Can you remember that first wave of joy you felt from using social media? Reconnecting with an old school friend, being retweeted on Twitter, feeling proud as 20 of our facebook friends liked our most recent post? Whilst these small bumps of positive emotion may seem commonplace to us, they barely scratch the surface of the rollercoaster of emotions and dangers young people experience on a weekly, and often daily, basis.
Imagine the feeling of angst and hope when submitting a selfie to a hot or not Instagram account, experiencing a wave of euphoria as 50 strangers like your latest selfie, the horror of having a nude snapchat screen grabbed, the panic as you realise your 104 Streak might have ended because you simply forgot to send a picture, being unfriended by a group of friends from school who until today liked you, or seeing a post about you online.
For the younger generation social media is important with a capital I; it has transcended previous brandings of a passing fad which had minor ripples in young people’s lives and has instead become so ingrained it is now a force powerful enough to rock and destroy the foundations of even the most level-headed and astute young person.
Social media, the online world and how one is perceived online is as important to a young person as providing for our family, as important as securing a good job and as important as our families in general. The younger generation, as pointed out with The Children’s Commissioner’s latest report, live a life online with the boundaries between online and off, not simply blurring, but, being nonexistent.
As such, it’s time we move forward from the archaic stance of attempting to dissuade young people from relying on technology as their main means of interaction and treating the online world and interactions made there as trivial: They are not. Instead, we must embrace the level of importance technology, in particular social media, now holds and in turn teach young people the skills that are crucial for staying safe whilst living a life online.
For many home and school represent safe havens where worries, concerns and fears can be relayed to trusted adults with confidence that something will be done. Maintaining and expanding this open platform to the digital world is crucial in allowing online issues to be acted on before it’s too late. It is also essential to see a key shift in how we, as parents, discuss the digital world with our children. Gone should be the days where we sigh and say “they understand these things so much better than me.” Instead we must aspire to be adept with the ways young people interact with the outside world. Our homes must become places where issues surrounding social media and other online risks can be discussed openly, frankly and with the assurance that a disclosure will not result in a severe reprimand, panic or anger.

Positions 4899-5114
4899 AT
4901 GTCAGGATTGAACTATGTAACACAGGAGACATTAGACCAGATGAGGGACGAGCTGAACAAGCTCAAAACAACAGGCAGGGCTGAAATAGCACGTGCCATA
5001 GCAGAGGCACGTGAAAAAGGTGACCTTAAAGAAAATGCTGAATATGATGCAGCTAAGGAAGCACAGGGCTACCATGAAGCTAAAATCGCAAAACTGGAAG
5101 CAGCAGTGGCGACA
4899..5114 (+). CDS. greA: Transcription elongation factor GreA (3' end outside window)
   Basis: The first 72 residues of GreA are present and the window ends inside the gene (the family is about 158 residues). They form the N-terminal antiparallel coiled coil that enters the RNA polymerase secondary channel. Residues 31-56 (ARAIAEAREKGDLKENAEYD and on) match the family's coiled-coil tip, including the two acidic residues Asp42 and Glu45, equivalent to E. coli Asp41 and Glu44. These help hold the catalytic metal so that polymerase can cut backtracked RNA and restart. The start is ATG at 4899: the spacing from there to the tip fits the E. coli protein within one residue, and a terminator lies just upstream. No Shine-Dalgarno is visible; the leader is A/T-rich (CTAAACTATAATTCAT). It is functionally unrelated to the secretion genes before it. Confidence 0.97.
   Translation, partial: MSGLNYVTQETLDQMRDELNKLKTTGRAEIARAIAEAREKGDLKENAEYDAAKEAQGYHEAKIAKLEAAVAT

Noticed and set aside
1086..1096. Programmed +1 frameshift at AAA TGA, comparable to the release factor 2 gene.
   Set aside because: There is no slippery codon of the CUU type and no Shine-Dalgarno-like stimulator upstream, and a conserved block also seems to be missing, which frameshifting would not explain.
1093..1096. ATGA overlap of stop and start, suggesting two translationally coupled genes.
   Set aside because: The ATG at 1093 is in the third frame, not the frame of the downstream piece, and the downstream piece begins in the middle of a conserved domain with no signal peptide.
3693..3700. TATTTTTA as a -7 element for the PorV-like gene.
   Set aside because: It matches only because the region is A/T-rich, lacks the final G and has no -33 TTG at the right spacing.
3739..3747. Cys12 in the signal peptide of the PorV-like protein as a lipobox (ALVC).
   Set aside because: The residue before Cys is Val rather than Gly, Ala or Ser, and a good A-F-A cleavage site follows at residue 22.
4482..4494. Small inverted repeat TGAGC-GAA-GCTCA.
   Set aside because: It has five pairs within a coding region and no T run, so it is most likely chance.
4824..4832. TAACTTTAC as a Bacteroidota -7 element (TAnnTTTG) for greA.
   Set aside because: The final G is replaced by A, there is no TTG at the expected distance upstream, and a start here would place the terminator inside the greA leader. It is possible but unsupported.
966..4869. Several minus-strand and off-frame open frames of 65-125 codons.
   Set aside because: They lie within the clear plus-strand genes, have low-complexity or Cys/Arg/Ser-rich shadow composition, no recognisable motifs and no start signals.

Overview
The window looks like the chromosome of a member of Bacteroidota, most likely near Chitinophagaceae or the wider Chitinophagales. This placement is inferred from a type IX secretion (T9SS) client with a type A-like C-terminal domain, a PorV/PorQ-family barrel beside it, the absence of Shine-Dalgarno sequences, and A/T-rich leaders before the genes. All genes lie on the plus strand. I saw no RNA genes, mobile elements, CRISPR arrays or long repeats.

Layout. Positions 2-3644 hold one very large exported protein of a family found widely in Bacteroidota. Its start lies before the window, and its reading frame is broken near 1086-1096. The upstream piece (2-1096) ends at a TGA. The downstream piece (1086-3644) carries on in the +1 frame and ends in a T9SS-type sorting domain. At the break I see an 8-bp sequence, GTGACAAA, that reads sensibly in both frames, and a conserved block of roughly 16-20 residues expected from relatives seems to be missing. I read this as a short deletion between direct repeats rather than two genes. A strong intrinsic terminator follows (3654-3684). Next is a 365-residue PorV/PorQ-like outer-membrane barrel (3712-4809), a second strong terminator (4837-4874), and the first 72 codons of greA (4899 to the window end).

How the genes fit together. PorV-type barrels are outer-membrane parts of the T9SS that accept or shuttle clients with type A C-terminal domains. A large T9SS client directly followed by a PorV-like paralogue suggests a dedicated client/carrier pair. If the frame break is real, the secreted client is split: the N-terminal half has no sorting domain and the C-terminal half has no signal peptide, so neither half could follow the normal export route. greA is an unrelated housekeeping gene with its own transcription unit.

Whilst many young people will utilise the online world without issue, benefiting from the wealth of good it can bring, some will be unfortunate enough to be targeted by those who will seek to do them harm. For these vulnerable young people who do not have the skills they need to be safe online, help often comes too late. To draw a parallel with the physical world: when we first give our child a bike we support them, we give them a helmet and fit their bike with stabilisers, and then slowly we begin to sit back, observe them, and allow them more freedom and independence. The same routine does not apply to modern technology and this lack of education and support is the unfortunate equivalent of placing our children on the M25 with their first bike hoping they are able to successfully navigate risk and arrive at their destination unscaved.
We are lucky enough to live in a society where we would not shy away from an overheard conversation describing domestic violence and we would not standby as a child was bullied in the classroom. However, for too long we have shied away from issues relating to the online world; a world which countless times has been linked to bullying, exploitation and untimely deaths. What we need now more than ever, and increasingly with every passing day, is a movement which sees both education and parenting brought into the 21st century. As part of our national curriculum we should see effective, creative and ever-changing education on online safety being championed and not sidelined. Our educators must have the funding necessary to provide teachers, support staff and pastoral care workers with the skills to teach digital safety and we as parents must aspire to bury our heads in the sand no longer and take steps to familiarise ourselves with the digital landscape at every opportunity.
The Internet is a bountiful and powerful resource, which should be explored, utilised and cherished but with that power comes great responsibility. This responsibility falls firmly on our shoulders as parents, educators, policymakers and as a society as a whole. We owe the younger generation the skills they need to be empowered online to ensure their safety and we owe them those skills right now.
For more information on the apps young people are using please visit our youtube page for quick, simple and free briefings which we’ve designed to help give adults the skills they need to begin actively discussing the online world and it’s risks with young people.